A Bank Routing Number, also known as a Routing Transit Number (RTN) or an ABA Routing Number, is a unique nine-digit number that is assigned to each banking or financial institution. The numbering system was originally designed by the American Bankers Association (ABA) in 1910 to facilitate the processing of paper checks.
Since that time, the ABA began partnering with registrars to manage the system. Today, the code is used by Automated Clearing Houses (ACH) to process direct deposits, bill payments and other automated transfers. The ABA routing number is usually found at the bottom of a personal or business check.
Who Assigns ABA Bank Routing Numbers?
Accuity, a SourceMedia company, is the registrar that is responsible for assigning new ABA numbers. They publish the list of ABA routing numbers in the American Bankers Association Key to Routing Numbers semi-annual publication. Currently, there are approximately 30,000 numbers currently in use.
How to decode the First Two Digits
The first two digits of the nine digit ABA Routing Number correspond to the 12 Federal Reserve Banks. The first two digits of the nine digit ABA number must be in the ranges 00 through 12, 21 through 32, 61 through 72, or 80.
01 through 12 are the “normal” routing numbers and correlate to the Federal Reserve Banks as follows:
- 01 = Boston
- 02 = New York
- 03 = Philadelphia
- 04 = Cleveland
- 05 = Richmond
- 06 = Atlanta
- 07 = Chicago
- 08 = St. Louis
- 09 = Minneapolis
- 10 = Kansas City
- 11 = Dallas
- 12 = San Francisco
The numbers 21 through 32 were assigned only to thrift institutions through the year 1985, but now the numbers may be used by any bank, although they are primarily used by credit unions. This range of numbers correlates to the Federal Reserve Banks as follows:
- 21 = Boston
- 22 = New York
- 23 = Philadelphia
- 24 = Cleveland
- 25 = Richmond
- 26 = Atlanta
- 27 = Chicago
- 28 = St. Louis
- 29 = Minneapolis
- 30 = Kansas City
- 31 = Dallas
- 32 San Francisco
The number 61 through 72 are used for electronic transactions by non-bank processors. The numbers correlate as follows:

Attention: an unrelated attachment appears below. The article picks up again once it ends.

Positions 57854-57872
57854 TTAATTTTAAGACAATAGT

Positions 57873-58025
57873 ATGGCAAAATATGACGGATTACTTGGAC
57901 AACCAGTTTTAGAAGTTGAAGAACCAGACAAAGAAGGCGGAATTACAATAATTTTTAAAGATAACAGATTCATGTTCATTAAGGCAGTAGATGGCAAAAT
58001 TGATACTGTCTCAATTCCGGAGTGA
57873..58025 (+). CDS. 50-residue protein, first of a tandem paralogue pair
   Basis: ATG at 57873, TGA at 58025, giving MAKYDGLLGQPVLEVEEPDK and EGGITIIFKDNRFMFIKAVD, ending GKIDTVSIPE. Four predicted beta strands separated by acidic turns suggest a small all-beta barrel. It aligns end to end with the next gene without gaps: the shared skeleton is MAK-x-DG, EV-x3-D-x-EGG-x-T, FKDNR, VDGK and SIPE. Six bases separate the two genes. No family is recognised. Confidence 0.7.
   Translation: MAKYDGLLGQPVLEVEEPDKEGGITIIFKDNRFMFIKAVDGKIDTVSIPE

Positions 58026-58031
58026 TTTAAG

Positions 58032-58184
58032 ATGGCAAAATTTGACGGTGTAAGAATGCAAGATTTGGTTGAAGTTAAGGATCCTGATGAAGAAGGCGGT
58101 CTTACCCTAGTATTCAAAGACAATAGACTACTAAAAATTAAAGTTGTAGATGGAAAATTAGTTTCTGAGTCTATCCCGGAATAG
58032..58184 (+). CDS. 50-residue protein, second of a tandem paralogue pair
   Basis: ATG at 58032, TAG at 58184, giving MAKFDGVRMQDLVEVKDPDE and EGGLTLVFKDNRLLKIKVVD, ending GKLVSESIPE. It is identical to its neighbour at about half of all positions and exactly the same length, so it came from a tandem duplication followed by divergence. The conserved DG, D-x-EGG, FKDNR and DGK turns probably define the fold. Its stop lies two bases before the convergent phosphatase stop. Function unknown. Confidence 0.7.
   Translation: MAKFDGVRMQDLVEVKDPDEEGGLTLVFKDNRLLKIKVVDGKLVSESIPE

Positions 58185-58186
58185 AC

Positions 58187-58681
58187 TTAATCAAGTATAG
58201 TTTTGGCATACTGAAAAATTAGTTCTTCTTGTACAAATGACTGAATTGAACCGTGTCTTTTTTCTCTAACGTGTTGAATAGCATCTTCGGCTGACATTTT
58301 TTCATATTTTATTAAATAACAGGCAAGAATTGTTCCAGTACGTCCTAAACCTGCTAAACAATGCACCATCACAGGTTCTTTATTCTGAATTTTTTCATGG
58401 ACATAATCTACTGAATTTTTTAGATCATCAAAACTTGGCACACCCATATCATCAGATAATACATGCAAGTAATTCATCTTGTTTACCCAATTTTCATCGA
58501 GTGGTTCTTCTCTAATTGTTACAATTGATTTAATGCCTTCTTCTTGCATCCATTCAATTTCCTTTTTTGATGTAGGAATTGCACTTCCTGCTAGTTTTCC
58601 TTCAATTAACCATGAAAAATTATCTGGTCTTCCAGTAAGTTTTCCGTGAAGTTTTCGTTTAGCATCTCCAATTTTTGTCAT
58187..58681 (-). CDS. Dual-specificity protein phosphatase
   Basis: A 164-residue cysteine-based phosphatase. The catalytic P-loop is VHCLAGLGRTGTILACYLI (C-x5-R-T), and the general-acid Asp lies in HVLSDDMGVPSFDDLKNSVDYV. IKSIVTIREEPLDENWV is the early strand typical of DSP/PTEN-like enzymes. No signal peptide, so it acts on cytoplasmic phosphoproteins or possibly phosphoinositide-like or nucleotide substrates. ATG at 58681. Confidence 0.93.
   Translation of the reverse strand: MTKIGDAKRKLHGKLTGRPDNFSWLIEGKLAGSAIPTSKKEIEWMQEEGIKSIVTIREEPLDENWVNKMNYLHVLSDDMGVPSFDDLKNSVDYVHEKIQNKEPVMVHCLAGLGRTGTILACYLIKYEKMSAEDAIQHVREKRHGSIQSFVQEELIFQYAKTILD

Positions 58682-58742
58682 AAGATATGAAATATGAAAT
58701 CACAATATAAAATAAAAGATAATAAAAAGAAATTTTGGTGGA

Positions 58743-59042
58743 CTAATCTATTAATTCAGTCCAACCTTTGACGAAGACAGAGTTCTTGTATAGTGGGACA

- 61 = Boston
- 62 = New York
- 63 = Philadelphia
- 64 = Cleveland
- 65 = Richmond
- 66 = Atlanta
- 67 = Chicago
- 68 = St. Louis
- 69 = Minneapolis
- 70 = Kansas City
- 71 = Dallas
- 72 San Francisco
The number 80 is used for traveler’s checks.
How to decode the Third and Fourth digits
The third digit corresponds to the Federal Reserve check processing center that was originally assigned to the bank. The fourth digit is 0 if the bank is located in the Federal Reserve city. If not, it 1–9 depending on which state in the Federal Reserve district it is in.
How to decode the Fifth through the Eighth digits
The fifth through eighth digits are known as the ABA Institution Identifier and represents the bank’s unique ABA identity within the Federal Reserve district.
How to decode the Ninth digit
The ninth, check digit is a checksum test that uses a position-weighted sum of each of the digits. Check sorting equipment verifies the checksum. If the checksum fails, the item is routed to something known as a “reject pocket”, where it is then manually examined, repaired if necessary, and then resubmitted for sorting.
What do private investigators need to know?
Private detectives who conduct financial investigations, perform forensic accounting and run asset searches should have a clear understanding of these numbers to facilitate decoding financial transactions, tracing payments, and finding assets.
Following are resources for more information:
- ABA Routing Numbers– The official ABA site which provides detailed Information on the background and development of ABA routing numbers, how to obtain an official number and much more. Run a routing number search. Companies who need access to the entire Routing Number database or who may be applying for a routing number should contact Accuity, the Official Registrar.
- Bank Accounts– An overview of bank accounts to help with conducting financial investigations.
If you have any questions about bank routing numbers, please leave a message below.